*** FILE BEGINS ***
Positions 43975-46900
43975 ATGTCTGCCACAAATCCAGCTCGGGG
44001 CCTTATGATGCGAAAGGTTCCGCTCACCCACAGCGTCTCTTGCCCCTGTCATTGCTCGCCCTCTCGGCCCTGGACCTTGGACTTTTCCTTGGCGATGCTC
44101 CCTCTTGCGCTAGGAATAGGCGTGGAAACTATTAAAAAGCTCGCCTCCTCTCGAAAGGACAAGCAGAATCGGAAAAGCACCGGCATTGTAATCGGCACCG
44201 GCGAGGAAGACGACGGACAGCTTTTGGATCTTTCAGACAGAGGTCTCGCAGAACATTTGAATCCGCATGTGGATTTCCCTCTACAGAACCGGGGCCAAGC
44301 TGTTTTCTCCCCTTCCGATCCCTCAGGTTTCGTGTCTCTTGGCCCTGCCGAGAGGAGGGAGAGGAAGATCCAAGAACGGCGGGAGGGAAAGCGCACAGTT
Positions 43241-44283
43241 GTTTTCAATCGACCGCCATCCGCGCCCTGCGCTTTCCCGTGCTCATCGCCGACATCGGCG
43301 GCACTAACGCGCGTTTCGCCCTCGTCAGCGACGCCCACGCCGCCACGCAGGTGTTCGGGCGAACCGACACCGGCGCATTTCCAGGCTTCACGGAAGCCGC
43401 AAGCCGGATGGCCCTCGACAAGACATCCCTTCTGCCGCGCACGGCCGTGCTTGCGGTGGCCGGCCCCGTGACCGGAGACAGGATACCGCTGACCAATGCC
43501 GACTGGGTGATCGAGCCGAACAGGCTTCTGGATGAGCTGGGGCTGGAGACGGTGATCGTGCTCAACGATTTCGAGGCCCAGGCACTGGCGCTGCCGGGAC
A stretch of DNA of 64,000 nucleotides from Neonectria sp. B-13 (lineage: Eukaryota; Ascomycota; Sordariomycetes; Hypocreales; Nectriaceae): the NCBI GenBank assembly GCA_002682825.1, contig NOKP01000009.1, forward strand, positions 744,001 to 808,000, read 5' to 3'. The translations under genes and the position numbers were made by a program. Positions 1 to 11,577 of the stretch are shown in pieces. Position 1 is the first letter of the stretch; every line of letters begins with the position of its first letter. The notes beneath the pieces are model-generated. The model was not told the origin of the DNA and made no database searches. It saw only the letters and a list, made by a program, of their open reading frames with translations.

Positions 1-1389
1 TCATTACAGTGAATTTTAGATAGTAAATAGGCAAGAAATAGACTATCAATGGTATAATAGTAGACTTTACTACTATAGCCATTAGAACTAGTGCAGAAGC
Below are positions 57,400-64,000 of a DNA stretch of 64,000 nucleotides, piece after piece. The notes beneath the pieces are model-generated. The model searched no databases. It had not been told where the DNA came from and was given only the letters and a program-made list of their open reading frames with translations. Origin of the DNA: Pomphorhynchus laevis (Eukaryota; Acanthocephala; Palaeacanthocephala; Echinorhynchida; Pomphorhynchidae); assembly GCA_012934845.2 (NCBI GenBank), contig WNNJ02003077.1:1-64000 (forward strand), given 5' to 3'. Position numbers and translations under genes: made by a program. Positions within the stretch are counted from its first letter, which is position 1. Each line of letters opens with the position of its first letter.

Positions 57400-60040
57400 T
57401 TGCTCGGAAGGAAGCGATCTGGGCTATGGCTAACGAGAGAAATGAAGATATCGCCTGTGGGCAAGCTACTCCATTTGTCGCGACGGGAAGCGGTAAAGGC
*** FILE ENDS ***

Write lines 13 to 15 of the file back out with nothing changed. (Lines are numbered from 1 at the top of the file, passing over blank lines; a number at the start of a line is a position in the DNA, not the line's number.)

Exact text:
Positions 1-1389
1 TCATTACAGTGAATTTTAGATAGTAAATAGGCAAGAAATAGACTATCAATGGTATAATAGTAGACTTTACTACTATAGCCATTAGAACTAGTGCAGAAGC
Below are positions 57,400-64,000 of a DNA stretch of 64,000 nucleotides, piece after piece. The notes beneath the pieces are model-generated. The model searched no databases. It had not been told where the DNA came from and was given only the letters and a program-made list of their open reading frames with translations. Origin of the DNA: Pomphorhynchus laevis (Eukaryota; Acanthocephala; Palaeacanthocephala; Echinorhynchida; Pomphorhynchidae); assembly GCA_012934845.2 (NCBI GenBank), contig WNNJ02003077.1:1-64000 (forward strand), given 5' to 3'. Position numbers and translations under genes: made by a program. Positions within the stretch are counted from its first letter, which is position 1. Each line of letters opens with the position of its first letter.